Khalil not seeking IGV endorsement, citing “anti-corruption”

In an open letter posted to his campaign’s Facebook page, Democratic Congressional candidate Peter Khalil said he wouldn’t be seeking an endorsement from Indivisible Greater Vancouver.

In the letter, Khalil wrote that “Indivisible Greater Vancouver’s values do not align with the progressive principles espoused by the national Indivisible organization. Rather, it seems that Indivisible Greater Vancouver is co-opting the Indivisible banner as a sword and shield to put forward the same status-quo policies and politics that arguably opened the door to the Trump presidency in 2016.”

The national Indivisible organization is a progressive coalition of people founded to combat the Trump administration with civic activity — protests, letter writing, door-knocking, etc. Locally, IGV was formed in January 2017 and since held various protests across the city, including rallies in Esther Short Park and picketing in front of events held by Rep. Jaime Herrera Beutler, R-Battle Ground.

In a follow-up post to his campaign’s Facebook page, Khalil said that IGV’s policies are out of whack with the national chapter.

“For IGV to use the Indivisible name to advance policies that are at odds with what Indivisible advocates is misleading to the people of Southwest Washington. I am running on a platform of anti-corruption and that must start at home. To that end, I cannot in good conscience involve myself in the endorsement process.”

I reached out to Khalil to ask where, exactly, the local Indivisible group deviated from the national one. I’m waiting to hear back from him, and will update this post when I do.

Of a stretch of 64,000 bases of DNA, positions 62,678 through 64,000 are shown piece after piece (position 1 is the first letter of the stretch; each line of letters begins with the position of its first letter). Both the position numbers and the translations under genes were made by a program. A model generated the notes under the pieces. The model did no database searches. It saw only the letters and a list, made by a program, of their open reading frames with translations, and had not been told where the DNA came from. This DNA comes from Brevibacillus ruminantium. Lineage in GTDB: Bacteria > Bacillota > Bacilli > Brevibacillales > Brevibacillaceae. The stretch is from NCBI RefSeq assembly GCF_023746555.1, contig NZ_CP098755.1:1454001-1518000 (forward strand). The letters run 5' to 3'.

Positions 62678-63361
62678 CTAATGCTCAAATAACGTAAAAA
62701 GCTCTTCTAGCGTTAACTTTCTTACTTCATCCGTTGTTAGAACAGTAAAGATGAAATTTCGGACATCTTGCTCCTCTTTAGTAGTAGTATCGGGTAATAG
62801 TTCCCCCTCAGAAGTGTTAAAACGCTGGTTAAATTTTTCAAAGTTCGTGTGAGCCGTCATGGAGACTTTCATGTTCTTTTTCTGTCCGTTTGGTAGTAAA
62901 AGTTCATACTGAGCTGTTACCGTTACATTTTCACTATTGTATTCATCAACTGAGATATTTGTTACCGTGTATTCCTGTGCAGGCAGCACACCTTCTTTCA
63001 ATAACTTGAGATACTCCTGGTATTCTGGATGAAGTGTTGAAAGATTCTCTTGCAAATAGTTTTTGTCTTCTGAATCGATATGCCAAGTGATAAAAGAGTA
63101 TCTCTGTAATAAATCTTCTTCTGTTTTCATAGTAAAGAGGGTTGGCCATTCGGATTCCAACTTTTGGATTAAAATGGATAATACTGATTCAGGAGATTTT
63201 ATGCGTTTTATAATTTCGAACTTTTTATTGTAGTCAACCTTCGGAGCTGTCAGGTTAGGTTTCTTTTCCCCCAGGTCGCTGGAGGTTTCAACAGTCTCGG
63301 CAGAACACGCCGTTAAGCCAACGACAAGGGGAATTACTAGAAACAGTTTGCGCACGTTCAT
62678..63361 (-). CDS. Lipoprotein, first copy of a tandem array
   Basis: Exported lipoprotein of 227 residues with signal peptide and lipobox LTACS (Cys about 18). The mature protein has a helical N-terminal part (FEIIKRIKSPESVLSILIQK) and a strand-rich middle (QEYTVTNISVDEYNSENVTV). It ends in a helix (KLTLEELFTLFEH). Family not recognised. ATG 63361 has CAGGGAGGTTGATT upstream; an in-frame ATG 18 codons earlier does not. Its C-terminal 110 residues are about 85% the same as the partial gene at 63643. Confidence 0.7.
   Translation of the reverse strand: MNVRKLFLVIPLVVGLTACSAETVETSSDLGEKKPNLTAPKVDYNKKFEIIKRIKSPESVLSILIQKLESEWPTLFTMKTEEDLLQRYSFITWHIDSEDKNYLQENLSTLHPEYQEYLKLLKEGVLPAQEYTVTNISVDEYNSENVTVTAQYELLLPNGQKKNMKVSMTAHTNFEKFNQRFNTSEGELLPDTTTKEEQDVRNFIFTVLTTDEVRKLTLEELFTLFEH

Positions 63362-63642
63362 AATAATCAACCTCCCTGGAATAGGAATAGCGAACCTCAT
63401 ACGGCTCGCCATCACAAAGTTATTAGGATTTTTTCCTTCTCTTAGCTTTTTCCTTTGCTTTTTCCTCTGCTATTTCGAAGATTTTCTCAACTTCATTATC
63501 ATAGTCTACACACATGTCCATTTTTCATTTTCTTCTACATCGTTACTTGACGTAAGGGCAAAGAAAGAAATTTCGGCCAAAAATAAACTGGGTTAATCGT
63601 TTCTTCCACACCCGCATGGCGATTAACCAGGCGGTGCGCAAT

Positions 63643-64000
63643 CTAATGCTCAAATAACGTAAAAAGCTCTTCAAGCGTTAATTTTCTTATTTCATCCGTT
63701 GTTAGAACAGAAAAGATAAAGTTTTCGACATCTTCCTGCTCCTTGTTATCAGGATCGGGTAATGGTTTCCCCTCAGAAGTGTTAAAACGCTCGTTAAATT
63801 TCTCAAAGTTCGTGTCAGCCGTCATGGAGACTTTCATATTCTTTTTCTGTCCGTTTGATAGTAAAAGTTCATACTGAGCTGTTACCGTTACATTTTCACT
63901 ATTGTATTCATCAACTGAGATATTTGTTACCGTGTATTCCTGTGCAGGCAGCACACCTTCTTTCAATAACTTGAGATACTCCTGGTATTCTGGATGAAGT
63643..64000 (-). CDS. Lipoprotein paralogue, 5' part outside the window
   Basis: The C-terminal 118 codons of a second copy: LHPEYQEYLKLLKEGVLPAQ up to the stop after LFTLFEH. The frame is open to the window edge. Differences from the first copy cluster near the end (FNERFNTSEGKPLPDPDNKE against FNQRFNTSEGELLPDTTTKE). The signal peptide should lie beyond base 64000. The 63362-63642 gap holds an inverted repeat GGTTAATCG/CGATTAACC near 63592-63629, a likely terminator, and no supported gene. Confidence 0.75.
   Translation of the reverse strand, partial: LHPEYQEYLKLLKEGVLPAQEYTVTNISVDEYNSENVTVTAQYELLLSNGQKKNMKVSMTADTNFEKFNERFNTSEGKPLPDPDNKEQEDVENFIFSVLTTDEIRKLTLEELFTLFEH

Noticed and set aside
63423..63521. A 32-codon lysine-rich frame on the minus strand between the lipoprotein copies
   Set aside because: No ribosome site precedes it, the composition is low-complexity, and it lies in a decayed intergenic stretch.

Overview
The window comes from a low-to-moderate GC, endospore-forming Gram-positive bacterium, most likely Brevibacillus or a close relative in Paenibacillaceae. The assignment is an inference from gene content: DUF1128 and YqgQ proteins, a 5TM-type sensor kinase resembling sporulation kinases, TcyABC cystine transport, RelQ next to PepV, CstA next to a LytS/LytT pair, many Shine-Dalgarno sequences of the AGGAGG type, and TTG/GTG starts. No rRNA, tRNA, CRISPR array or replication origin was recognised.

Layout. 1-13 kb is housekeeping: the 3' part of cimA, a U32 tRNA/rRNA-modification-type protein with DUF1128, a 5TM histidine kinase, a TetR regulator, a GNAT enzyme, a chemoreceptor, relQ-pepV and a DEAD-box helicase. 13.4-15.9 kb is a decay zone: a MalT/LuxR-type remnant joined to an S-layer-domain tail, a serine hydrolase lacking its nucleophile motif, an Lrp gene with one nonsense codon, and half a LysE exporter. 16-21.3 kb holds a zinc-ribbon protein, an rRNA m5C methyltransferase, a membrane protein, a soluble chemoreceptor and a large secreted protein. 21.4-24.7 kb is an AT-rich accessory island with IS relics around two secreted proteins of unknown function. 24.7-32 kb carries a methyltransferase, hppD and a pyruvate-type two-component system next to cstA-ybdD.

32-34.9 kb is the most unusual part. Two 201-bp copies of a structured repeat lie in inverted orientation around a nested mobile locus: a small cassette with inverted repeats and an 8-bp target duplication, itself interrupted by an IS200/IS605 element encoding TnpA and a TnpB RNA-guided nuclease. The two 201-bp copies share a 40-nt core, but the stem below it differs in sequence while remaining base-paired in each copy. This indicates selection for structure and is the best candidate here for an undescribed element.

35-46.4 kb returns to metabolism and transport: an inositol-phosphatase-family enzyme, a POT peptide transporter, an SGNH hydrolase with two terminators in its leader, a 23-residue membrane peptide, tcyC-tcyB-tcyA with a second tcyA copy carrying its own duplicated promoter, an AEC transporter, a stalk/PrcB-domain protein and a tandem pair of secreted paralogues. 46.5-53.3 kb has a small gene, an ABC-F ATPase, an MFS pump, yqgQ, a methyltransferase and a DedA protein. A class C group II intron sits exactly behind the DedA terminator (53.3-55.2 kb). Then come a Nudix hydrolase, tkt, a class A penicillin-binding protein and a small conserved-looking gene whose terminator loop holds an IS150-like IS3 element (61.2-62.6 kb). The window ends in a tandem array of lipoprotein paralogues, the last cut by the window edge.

I also reached out to one of the local organizers for IGV, Mary Laski. She was bemused by the whole thing, she said, as were her peers.

“We have no idea” what Khalil meant, Laski said in a phone call Friday. “We have a quarterly leadership meeting, and we put that on the agenda.”

Khalil and the other major Democratic candidate for Washington’s Third Congressional District, Carolyn Long, were both invited to a forum hosted by the group, Laski added, and Khalil declined the invitation. 

“We’re as surprised as you are, and as confused,” she said with a laugh.


Khalil got back to me. He wrote:

“Indivisible national touts itself as, and is, a progressive organization. While IGV will swear up and down that they are progressive, the majority of their body is centrist and pays only lip service to progressive policies, if that. There are certainly some progressives in their ranks, but they are far outnumbered by those who cannot stomach policies like the Green New Deal and Medicare for All, ideas that Indivisible national champions through its activism. My team and I, through observation of Indivisible’s meetings and functions, have come to the sad conclusion that IGV does not represent the ideals of Indivisible national and, therefore, that I cannot in good conscience take part in their endorsement process.”

Calley Hair

Calley Hair

I write about city and federal politics. Find me at

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